What to do if plants have iron chlorosis
Iron chlorosis is a condition seen in many trees, shrubs, and flowers. It is caused by the plant not being able to take up enough iron from the soil to meet its needs. The symptoms are very distinct. The leaves turn yellow while the leaf veins remain dark green. Roses, linden trees, silver maple, some hydrangeas and some varieties of spirea are especially sensitive to iron chlorosis. But other plants are also susceptible.
Soils in most of North Dakota are medium to high in pH (7.5 and higher) which is caused by lime in the soil. The high pH converts the iron to a chemical form which is not available to plants. Soil compaction and poor drainage can also cause iron chlorosis, but not as often. The soil around the plant may not be short of iron, but the high pH makes the iron take on a form which is not available to up the plant.
Iron chlorosis is quite difficult to treat. This is especially true when dealing with the condition in larger trees and shrubs. Elemental sulfur has been used to lower the pH of a very small area for a relatively short amount of time. But it needs to be done often. And the rooting zone for even a small tree can be 20-plus feet in diameter. And the sulfur needs to be applied at quite short intervals to maintain the lower pH.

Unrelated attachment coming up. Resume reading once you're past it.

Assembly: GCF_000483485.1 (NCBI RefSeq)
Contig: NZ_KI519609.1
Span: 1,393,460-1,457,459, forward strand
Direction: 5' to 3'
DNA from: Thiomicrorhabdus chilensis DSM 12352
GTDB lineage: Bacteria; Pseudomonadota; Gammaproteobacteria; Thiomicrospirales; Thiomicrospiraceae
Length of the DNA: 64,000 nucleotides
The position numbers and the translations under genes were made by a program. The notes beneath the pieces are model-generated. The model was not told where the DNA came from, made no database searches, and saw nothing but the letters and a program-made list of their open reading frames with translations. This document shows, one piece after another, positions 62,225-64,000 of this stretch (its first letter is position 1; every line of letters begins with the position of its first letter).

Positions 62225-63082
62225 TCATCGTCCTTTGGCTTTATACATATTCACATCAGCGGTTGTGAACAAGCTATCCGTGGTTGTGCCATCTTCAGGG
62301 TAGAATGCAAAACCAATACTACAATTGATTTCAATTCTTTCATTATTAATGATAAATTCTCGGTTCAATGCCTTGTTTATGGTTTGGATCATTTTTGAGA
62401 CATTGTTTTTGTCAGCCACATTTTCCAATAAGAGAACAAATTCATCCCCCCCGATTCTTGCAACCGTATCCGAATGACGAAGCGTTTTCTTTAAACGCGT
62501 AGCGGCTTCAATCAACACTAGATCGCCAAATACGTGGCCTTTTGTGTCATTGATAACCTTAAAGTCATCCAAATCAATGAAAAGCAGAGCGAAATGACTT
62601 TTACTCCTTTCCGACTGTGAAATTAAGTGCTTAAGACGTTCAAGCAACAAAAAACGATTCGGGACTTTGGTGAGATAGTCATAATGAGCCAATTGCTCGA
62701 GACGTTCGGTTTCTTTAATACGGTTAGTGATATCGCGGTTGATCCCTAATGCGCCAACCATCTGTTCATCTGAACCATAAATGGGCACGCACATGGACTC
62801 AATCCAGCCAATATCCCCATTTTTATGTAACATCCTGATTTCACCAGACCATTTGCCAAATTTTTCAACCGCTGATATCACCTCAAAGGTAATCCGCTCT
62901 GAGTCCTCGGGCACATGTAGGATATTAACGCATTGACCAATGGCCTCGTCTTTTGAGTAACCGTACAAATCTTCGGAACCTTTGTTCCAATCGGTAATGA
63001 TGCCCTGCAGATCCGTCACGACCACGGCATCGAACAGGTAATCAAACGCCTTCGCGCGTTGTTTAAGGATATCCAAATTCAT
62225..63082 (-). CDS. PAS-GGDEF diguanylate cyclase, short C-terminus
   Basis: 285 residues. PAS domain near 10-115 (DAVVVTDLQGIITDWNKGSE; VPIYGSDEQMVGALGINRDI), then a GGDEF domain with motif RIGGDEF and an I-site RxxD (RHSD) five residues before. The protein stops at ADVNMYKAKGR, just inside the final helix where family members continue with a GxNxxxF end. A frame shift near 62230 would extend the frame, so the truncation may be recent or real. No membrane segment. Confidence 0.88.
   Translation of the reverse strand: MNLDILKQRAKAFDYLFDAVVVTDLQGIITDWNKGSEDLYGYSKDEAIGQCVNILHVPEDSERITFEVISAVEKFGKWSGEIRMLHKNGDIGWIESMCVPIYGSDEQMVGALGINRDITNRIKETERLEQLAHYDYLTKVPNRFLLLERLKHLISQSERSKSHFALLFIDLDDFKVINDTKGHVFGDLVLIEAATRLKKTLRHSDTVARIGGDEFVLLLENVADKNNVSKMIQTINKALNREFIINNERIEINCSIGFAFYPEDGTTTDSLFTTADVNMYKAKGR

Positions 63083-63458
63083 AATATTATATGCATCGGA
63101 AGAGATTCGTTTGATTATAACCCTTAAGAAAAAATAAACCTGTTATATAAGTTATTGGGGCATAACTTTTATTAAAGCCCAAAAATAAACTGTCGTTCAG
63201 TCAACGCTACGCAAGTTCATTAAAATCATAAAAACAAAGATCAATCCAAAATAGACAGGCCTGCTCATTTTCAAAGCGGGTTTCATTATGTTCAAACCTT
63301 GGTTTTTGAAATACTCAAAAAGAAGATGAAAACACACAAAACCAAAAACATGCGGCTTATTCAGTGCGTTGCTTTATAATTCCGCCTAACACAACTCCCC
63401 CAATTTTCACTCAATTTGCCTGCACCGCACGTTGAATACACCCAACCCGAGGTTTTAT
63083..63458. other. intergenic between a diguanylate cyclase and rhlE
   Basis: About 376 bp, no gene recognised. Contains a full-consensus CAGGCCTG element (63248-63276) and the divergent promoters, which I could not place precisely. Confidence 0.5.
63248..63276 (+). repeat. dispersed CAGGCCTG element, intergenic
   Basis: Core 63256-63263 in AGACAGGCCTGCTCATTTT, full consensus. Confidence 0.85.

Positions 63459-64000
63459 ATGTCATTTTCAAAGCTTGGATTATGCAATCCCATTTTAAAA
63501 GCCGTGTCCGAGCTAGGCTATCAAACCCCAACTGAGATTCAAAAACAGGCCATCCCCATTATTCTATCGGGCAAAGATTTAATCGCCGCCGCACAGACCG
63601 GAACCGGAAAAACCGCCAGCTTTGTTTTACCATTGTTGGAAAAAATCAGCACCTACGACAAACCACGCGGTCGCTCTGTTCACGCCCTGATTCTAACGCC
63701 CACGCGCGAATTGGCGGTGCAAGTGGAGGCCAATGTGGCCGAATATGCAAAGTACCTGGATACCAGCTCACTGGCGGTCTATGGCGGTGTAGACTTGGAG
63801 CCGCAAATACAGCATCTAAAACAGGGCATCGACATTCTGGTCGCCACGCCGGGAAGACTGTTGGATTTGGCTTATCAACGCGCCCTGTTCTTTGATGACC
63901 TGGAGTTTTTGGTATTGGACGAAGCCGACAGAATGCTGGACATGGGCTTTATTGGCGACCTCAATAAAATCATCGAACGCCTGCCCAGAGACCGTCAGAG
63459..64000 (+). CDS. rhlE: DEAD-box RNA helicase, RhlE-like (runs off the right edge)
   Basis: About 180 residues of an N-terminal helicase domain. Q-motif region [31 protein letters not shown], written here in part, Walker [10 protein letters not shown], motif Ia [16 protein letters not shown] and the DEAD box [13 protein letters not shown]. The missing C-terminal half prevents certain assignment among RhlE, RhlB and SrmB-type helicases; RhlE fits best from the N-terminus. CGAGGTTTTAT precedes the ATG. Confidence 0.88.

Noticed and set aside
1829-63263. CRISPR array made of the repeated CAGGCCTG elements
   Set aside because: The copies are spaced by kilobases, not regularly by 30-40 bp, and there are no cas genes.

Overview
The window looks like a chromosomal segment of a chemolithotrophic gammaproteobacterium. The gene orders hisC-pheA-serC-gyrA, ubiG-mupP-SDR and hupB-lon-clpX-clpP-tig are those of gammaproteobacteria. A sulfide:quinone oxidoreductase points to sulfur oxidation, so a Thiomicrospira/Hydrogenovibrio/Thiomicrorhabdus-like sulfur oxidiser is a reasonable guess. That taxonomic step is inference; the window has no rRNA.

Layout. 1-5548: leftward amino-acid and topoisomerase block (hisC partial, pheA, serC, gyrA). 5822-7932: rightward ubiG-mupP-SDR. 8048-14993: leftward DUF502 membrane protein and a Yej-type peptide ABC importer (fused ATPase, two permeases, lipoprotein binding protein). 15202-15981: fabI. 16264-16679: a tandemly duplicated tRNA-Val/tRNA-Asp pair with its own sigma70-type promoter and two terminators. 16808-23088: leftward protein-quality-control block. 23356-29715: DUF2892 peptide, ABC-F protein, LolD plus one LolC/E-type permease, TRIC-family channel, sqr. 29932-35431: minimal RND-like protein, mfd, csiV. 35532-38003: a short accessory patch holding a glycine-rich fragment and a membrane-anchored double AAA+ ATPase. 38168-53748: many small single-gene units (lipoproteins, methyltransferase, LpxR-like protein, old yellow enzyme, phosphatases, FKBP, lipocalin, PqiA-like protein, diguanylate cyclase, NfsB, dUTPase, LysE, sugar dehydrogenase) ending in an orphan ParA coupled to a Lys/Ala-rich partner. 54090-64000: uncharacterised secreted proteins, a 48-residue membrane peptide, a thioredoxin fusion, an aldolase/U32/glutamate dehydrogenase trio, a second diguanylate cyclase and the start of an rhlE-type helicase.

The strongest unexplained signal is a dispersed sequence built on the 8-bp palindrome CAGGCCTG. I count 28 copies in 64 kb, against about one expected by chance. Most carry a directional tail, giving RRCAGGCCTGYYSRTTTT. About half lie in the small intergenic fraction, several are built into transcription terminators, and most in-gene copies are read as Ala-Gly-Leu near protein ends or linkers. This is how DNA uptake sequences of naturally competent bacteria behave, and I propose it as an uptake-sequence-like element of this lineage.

Chelated iron products will give relief from the problem. These products can be soil applied. This method will give slower, but longer relief from chlorosis. But this must be a repeated annually as the soil lime will slowly bind the unused iron in the soil. Chelated iron products are also made which can be sprayed on the leaves of the plant. This will give quick greening (two weeks) of the affected leaves. But applications will need to be repeated. A combination of the two treatments will give the best results over a longer period of time.
For more detailed information about iron chlorosis, the Extension Office has copies of circular F1868, Iron Chlorosis in Trees. Stop in to pick up a copy or call 857-6444 and ask to have a copy mailed out.
Ken Eraas is horticulture assistant with NDSU Extension Service/Ward County. He can be reached at kendell.eraas @ndsu.edu.